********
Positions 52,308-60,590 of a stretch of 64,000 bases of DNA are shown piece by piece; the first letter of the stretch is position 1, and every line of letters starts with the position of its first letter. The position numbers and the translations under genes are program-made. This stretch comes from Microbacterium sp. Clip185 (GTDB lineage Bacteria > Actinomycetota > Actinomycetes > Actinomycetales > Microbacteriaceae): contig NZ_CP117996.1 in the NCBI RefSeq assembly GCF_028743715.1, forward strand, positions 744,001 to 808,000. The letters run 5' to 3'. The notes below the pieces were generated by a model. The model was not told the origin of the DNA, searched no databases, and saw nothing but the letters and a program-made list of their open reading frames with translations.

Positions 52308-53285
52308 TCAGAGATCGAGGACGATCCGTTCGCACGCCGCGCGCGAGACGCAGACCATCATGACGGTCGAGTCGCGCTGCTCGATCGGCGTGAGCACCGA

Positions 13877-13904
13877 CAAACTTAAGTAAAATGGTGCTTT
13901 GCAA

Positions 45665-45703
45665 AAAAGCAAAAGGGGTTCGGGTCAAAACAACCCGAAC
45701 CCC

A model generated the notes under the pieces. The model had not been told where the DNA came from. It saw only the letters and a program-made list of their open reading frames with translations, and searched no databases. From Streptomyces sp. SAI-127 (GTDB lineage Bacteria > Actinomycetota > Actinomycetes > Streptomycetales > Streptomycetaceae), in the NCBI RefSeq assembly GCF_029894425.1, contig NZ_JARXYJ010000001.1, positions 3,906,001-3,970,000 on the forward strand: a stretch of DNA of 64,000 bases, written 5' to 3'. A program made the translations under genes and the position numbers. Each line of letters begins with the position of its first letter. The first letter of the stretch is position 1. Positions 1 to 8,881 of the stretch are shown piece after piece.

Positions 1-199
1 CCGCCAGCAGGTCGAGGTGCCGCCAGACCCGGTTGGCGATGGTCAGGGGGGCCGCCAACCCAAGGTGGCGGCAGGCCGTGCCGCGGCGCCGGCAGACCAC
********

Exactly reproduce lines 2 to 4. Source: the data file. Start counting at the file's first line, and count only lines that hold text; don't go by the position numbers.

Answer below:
Positions 52308-53285
52308 TCAGAGATCGAGGACGATCCGTTCGCACGCCGCGCGCGAGACGCAGACCATCATGACGGTCGAGTCGCGCTGCTCGATCGGCGTGAGCACCGA

Positions 13877-13904